I have a lot to say about aerial silk classes because I love the craft, and I have been to many classes–both good and bad.
I have also experienced some injuries to know well enough how to avoid them the next time. This is perhaps the reason why I have grown to become a total bitch about judging the quality of instructions that I get from the classes that I sign up for.
The reason? I don’t want get bruised, fractured, burned, or sprained/strained at the end of every class.
Aerial silk, after all, is a dangerous activity. Its risks increase when there is no professional instruction at command.
Earlier this year, while I was in Manila, I attended an aerial class in XYZ.
Based on their Facebook, which features photos of their awards and achievements, I am led to think that their instructors experts.
True! They’re highly proficiently in performing.
However, teaching 101s is an entirely different discipline.
I wasn’t exactly given a warm welcome by instructor 123 (not a real name, duh) when I arrived. First impressions matter! Especially when I had to walk some blocks to get to the studio. At least diba like make me feel welcomed and all. Tell me where the changing area is and blah blah. 123 was leading the class that afternoon and we’ve long been acquainted in Facebook because I like the Idea of adding aerialists in my network.
I expected some good instruction from the award-winning studio. However, 123’s teaching proficiency could only go as far.
123’s warmup and stretching sequence has a lot to improve on. Kulang ng description. It was the “look at me and follow me” kind of warmup. No biggie. Baka tired lang talaga si 123. I didn’t feel “warmed” enough before the actual climbing started. Ugh. I also wished that more time was dedicated to conditioning and strengthening before practicing tricks.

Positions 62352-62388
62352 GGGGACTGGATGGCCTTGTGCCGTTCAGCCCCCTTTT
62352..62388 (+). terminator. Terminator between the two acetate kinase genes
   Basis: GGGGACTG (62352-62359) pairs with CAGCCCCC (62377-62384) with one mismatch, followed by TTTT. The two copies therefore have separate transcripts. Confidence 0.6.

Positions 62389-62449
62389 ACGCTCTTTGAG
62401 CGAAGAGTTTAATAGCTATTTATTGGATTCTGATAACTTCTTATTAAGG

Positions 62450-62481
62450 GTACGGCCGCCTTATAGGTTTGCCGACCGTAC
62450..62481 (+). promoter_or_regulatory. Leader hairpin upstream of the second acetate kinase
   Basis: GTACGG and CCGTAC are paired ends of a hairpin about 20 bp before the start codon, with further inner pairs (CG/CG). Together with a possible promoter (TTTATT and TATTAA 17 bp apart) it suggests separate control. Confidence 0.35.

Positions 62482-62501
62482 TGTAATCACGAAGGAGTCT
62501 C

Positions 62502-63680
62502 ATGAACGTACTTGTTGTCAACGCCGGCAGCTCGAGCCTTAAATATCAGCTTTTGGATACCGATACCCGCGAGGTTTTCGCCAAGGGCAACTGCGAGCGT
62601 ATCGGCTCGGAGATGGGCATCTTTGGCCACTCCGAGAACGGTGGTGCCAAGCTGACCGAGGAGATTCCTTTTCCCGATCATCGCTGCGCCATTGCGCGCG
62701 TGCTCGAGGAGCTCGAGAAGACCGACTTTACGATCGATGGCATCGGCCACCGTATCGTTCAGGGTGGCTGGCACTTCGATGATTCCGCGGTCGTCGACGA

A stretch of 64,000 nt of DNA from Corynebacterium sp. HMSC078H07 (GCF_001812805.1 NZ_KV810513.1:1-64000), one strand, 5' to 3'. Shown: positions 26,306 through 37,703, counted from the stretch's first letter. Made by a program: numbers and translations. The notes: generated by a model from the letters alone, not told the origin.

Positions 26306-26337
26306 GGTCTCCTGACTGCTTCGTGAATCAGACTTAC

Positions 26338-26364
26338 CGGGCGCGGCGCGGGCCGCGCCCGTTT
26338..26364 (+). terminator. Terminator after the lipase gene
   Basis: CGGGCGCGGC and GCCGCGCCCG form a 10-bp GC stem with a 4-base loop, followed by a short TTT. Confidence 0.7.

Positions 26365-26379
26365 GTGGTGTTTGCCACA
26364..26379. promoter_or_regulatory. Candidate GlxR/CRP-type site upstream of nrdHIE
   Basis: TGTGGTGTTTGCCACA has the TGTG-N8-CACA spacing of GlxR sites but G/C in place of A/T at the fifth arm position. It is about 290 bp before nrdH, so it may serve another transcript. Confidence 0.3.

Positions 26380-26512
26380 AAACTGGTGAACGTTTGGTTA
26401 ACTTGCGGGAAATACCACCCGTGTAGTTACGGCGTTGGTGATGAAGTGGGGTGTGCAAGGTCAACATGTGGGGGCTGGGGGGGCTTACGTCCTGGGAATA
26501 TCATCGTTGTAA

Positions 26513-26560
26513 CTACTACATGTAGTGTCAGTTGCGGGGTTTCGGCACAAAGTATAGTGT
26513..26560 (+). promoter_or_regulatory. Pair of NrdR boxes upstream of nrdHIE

Sometime in the middle of the class, while we were doing ankle hang inversions, I asked which muscles should I strengthen to hold the wrap in the right form (the fabric binds the ankles; these hold the entire body weight). The instructor nonchalantly replied that I should just get in and out of the pose repeatedly until I get used to the pain.
Hala! Red flag!
I don’t find that answer satisfactory. Explain more, 123, please!
Or ako na lang mag explain?
Ankle hangs require strong calves–especially the tibialis. I wish I were told to do reverse calf raises. But parang kebs si koya about that. These things matter!
I put up with the teaching methods the entire time. I wasn’t going to push myself or do something new anyway. I don’t want injuries.
123 taught me a sequence with little verbal description. It was another “I’ll show you, follow me” kind of instruction.
Like, ganito, and then ganito, point your toes, ganito and then unwrap” kind of instruction. Who likes to hear that crap?
What flipped my switch is how stinky the fabrics are. It has a strong musk that’s just repulsive. It made climbs and hangs more difficult for me because then I had to hold my fucking breath.
Amoy vinegar the fabrics. Ew.
The studio stays true to their branding that alludes to strength and the state of being feral. Pati amoy ng fabric, strong and feral din.
I think that teaching aerial classes requires high levels of communication skills and expert proficiency in the craft and the science behind it.
Based on my experiences with the aerial classes that I’ve attended so far, only three instructors have set the bar high. I’ll write about them in another blog post.
Unfortunately, 123 of XYZ studio isn’t one of them.
Throughout the entire class, I never heard him say the most important aerial class reminder ever: engage your shoulders.
My classmates, who were beginners were hanging with relaxed shoulders. Not a good habit to develop, says every aerialist in the universe.
My limited experience with XYZ reinforced the idea that students have to have some aerial background from Google, at least, before signing up for their first class ever. Read Laura Witwer, Rebekah Leach, or Jill Franklin.
Maybe I also came in the wrong day, in the wrong class, with the wrong instructor. Maybe 123 was just being lazy that day and couldn’t give great instruction. I understand. I’ll sign up for another class next time. Maybe.